Miami Plan (2023)

This is a graphic representation of the new Miami Plan.  It shows the three main components of the Plan: Perspectives Areas (39 hours), Signature Inquiries (9 hours) and Knowledge in Action (3 or more hours).  It illustrates how Perspectives Area hours can "double dip" with Signature Inquiries.

Complementary to the specialized courses in their majors, all Miami students complete the Miami Plan 2023 (MP) for Liberal Education. The Miami Plan builds on the strengths of Miami’s core curriculum by anchoring a student’s exploration of liberal education in three components.  Students gain an introduction to a wide variety of subjects and disciplines found in the Perspectives Area component. These courses are framed and guided through the individually tailored exploration of key themes presented in the Signature Inquiry options. The final component, “Knowledge in Action,” invites students to investigate and create culminating experiences through senior capstones and experiential learning opportunities.

While each of these components entails specific and measurable outcomes, the overall MP experience will develop transferable skills in four Pillars that embody the values and mission of a Miami education.

Perspective Areas

These courses broaden your intellectual skills by equipping you to examine issues from the perspectives of different academic disciplines and interdisciplinary departments and to engage with different cultural perspectives. You will be prepared to bring new perspectives to bear on problems addressed in your future professional and civic life.

Formal Reasoning and Communication

Includes (9 credits) Composition, Advanced Writing, Math/Logic/Formal Reasoning

Mathematics and Formal Reasoning (PA1A - 3 hours)

Courses in this area teach students to explore the logical and systematic methodologies used by philosophers, mathematicians, linguists and other scientists to examine and explore the world around us.  They apply logical, formal, or mathematical reasoning to problem solving and pattern finding at the inductive level; formal and abstract reasoning at the deductive level; or, a combination of both forms of arguments. Students will also explore the role of formal reasoning and logic in history, society, and the modern world and their application in formulating well-founded, ethical decisions.

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English Composition (PA1B - 3 hours)

Students must compose a substantial amount and variety of work in order to demonstrate that they have met the first four outcomes. Learning to write and writing to learn are often discrete activities, but both should be part of the writing class.

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Advanced Writing (PA1C - 3 hours)

These are 200- or 300-level courses or course sequences that included not just many writing experiences but also extensive writing instruction. All advanced writing courses should include extensive drafting and revising with instructor feedback followed by revision.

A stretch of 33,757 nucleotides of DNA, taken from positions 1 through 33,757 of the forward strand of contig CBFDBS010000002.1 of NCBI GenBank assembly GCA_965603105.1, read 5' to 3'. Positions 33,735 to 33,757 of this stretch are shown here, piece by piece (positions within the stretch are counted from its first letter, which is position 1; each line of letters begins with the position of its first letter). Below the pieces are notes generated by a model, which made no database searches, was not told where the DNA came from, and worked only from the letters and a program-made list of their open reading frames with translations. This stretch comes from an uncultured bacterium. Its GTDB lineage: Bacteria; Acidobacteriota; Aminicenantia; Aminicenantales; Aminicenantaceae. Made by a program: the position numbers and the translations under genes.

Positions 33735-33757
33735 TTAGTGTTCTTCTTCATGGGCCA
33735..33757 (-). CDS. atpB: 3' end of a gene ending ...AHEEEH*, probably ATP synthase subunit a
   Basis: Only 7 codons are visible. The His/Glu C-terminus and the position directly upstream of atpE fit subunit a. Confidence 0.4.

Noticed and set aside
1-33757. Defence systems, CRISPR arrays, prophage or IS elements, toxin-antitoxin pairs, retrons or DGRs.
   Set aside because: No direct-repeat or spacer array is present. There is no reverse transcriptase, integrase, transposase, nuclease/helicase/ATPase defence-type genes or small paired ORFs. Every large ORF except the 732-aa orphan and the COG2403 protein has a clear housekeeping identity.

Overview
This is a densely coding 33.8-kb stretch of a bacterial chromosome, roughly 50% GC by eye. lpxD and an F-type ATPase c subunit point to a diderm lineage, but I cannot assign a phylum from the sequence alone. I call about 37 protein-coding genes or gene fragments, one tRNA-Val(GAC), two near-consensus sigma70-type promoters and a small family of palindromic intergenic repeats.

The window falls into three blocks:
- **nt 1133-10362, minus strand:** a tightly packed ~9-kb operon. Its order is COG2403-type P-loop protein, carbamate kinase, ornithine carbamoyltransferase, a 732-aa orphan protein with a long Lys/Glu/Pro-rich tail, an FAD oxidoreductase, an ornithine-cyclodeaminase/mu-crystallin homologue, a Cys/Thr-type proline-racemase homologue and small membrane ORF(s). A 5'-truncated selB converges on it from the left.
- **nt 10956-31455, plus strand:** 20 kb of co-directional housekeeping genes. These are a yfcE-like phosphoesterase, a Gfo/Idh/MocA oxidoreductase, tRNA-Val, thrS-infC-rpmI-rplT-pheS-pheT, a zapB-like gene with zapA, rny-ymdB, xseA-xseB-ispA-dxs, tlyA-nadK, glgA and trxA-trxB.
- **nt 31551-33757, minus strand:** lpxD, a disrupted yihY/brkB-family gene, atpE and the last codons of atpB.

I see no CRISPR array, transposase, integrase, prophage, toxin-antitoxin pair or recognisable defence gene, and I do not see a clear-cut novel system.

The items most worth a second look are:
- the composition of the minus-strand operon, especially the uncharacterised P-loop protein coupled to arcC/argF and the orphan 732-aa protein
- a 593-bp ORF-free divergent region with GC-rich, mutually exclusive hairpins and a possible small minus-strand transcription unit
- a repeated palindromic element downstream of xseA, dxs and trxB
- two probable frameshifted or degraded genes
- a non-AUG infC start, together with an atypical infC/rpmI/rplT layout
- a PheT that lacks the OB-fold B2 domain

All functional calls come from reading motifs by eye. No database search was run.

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Science and Society

Includes (12+ credits) Natural and Social Sciences. At least one additional lab credit hour required in Natural science.

Social Sciences (PA2A - 6 hours)

This requirement helps students to understand the complex connections individuals have to one another and to society more broadly. The social sciences are the systematic study of how people behave and interact at the individual and group level, including communities, institutions, and larger cultural groups. These courses prepare students to engage more thoughtfully with others in all aspects of life and equip students with the analytical tools necessary to understand and confront important problems in a globalized world.

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Natural Sciences (PA2B - 6+ hours)

The Natural Science Perspective Area provides students with an appreciation of how science relates to everyday life by learning how scientific principles are developed, evaluated, and studied over the course of time. Students have the opportunity and flexibility to complete courses in biological or physical science, or a combination.   Biological Sciences involve the study of living organisms, including their origin, composition, function (molecular, cellular, and organismal) diversity, classification, ecology, evolution, and behavior. Physical Sciences comprise the disciplines that study the nature of energy and the inorganic world such as the areas of chemistry, physics, astronomy, and earth sciences.

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Arts and Humanities

Includes (6 credits) Creative Arts, Humanities

Creative Arts (PA3A - 3 hours)

Courses in this area help students understand, appreciate, and critically engage creative works and histories of the arts. In addition, these courses emphasize the comprehensive role of the arts as expressions of the cultural values of a society and the need to preserve them for the benefit of future generations. Courses from the following disciplines are examples of this distribution area: dance, drama, music, and visual arts. Creative Arts courses must meet all three of the following student learning outcomes:

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Humanities (PA3B - 3 hours)

The humanities open up an expansive, critical, and sustained inquiry into the diversity of human experience. Marked by an unbounded, courageous commitment to questioning, the humanities encourage us to explore - and potentially remake - the categories that define our lives. Whether through the study and creative engagement with literature, history, language, religion, art, philosophy, or other aspects of culture, the humanities join the present with the past to help us reimagine our place in the world.

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Global Citizenship

Includes (12 credits) Diversity, Equity and Inclusion, Intercultural Consciousness, Global Inquiry